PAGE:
SNMPv2-SMI::enterprises.9.9.171.1.2.3.1.23.6340608 = Counter32: 3
SNMPv2-SMI::enterprises.9.9.171.1.2.3.1.24.6340608 = Counter32: 0
SNMPv2-SMI::enterprises.9.9.171.1.2.3.1.25.6340608 = Counter32: 0
SNMPv2-SMI::enterprises.9.9.171.1.2.3.1.26.6340608 = Counter32: 0
SNMPv2-SMI::enterprises.9.9.171.1.2.3.1.27.6340608 = Counter32: 604
SNMPv2-SMI::enterprises.9.9.171.1.2.3.1.28.6340608 = Counter32: 10
SNMPv2-SMI::enterprises.9.9.171.1.2.3.1.29.6340608 = Counter32: 0
SNMPv2-SMI::enterprises.9.9.171.1.2.3.1.30.6340608 = Counter32: 0
SNMPv2-SMI::enterprises.9.9.171.1.2.3.1.31.6340608 = Counter32: 2
SNMPv2-SMI::enterprises.9.9.171.1.2.3.1.32.6340608 = Counter32: 0
SNMPv2-SMI::enterprises.9.9.171.1.2.3.1.33.6340608 = Counter32: 0
SNMPv2-SMI::enterprises.9.9.171.1.2.3.1.34.6340608 = Counter32: 0
SNMPv2-SMI::enterprises.9.9.171.1.2.3.1.35.6340608 = INTEGER: 1

Which didn’t quite make sense.  Furthur googling shows that the items I wanted were #19 and #27, and that the number 6340608 in this example was recreated as a new number every time the vpn reconnects, so I couldn’t just put these OID’s into my config like this.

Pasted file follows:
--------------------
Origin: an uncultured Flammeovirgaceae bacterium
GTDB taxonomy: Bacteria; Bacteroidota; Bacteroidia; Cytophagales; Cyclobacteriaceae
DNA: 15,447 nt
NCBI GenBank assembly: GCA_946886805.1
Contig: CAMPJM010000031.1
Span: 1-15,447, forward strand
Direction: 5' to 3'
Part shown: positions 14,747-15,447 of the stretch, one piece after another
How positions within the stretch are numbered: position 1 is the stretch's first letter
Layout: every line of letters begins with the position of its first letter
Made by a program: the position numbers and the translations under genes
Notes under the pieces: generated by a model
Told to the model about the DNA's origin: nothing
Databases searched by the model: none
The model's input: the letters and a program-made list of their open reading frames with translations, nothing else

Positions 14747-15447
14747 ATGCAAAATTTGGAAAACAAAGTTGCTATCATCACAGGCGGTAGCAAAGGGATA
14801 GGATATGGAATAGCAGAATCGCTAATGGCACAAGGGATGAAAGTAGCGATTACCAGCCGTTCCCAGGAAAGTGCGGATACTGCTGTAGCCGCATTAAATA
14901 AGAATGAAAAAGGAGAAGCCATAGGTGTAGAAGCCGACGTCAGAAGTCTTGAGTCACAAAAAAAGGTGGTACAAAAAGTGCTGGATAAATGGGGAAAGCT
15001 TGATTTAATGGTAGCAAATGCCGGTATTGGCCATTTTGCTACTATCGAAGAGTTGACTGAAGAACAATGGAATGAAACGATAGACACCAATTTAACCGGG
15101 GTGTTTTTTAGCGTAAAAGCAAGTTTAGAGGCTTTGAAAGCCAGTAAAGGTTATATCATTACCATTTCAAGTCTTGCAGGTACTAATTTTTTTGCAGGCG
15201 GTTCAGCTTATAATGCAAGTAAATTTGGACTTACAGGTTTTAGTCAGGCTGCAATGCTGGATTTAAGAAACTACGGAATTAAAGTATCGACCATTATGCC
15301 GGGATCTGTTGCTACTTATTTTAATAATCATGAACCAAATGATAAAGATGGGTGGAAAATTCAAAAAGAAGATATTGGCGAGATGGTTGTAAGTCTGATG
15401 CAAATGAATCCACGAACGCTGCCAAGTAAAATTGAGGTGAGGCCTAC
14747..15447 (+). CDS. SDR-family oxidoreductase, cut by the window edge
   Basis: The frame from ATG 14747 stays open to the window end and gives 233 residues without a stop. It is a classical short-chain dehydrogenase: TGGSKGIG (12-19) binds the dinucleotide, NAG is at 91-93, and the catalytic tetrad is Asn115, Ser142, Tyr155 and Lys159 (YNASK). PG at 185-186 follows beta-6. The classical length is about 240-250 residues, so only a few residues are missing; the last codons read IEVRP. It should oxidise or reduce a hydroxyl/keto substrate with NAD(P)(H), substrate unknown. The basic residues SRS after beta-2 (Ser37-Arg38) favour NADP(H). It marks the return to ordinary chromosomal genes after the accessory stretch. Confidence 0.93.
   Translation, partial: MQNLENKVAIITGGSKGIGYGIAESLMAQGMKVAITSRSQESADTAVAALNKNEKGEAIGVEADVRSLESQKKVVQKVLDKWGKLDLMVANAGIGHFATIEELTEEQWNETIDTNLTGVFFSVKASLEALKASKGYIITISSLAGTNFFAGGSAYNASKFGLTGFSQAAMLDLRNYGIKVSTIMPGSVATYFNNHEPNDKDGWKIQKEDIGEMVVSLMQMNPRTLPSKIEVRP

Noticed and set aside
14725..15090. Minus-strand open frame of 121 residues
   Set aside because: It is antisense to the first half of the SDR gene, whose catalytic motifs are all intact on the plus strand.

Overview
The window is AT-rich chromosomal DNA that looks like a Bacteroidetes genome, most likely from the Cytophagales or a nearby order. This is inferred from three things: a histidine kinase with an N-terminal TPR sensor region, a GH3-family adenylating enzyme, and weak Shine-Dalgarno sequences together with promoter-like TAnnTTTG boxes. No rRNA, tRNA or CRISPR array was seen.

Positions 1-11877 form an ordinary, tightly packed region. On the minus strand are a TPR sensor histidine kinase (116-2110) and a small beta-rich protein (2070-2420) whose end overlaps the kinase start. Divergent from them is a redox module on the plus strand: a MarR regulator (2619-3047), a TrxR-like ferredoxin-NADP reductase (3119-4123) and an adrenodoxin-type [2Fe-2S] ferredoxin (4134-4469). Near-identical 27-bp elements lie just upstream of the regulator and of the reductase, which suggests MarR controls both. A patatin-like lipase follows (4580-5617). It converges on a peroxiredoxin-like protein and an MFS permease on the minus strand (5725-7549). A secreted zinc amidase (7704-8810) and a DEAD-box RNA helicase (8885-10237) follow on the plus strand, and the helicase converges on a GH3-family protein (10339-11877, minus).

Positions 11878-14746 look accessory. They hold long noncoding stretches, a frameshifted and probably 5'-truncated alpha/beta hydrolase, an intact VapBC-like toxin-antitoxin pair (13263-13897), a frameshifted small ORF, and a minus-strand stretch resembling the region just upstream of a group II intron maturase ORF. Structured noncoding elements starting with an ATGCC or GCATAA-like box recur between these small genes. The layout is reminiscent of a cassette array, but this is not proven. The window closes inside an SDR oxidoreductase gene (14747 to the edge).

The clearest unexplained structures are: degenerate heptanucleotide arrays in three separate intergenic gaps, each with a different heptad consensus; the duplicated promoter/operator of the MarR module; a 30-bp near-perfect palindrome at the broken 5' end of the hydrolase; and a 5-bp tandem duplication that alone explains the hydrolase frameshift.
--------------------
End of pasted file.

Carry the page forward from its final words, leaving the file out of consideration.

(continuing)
Thankfully, someone else made a nice little script here which automatically updates the config.  But it turns out that this is not quite correct, as the ACTUAL script I want to monitor is:

#!/bin/sh
# Parses out the correct tunnel entry to monitor for the VPN
# Technique: http://www.unixsamurai.com/mrtg/asa-vpn.html
# SNMP OIDs: http://tools.cisco.com/Support/SNMP/do/BrowseOID.do?objectInput=cipSecTunnelEntry&translate=Translate
#
XYZ=`snmpwalk -v 1 -c public firewall 1.3.6.1.4.1.9.9.171.1.3.2.1 | grep "AD A6 47 2A" | awk -F'.' '{print $10}' | awk '{print $1}'`
echo VPN ID: $XYZ
snmpget -v1 -c public firewall 1.3.6.1.4.1.9.9.171.1.3.2.1.26.$XYZ | awk '{print $4}' > /tmp/xyz.txt
snmpget -v1 -c public firewall 1.3.6.1.4.1.9.9.171.1.3.2.1.39.$XYZ | awk '{print $4}' >> /tmp/xyz.txt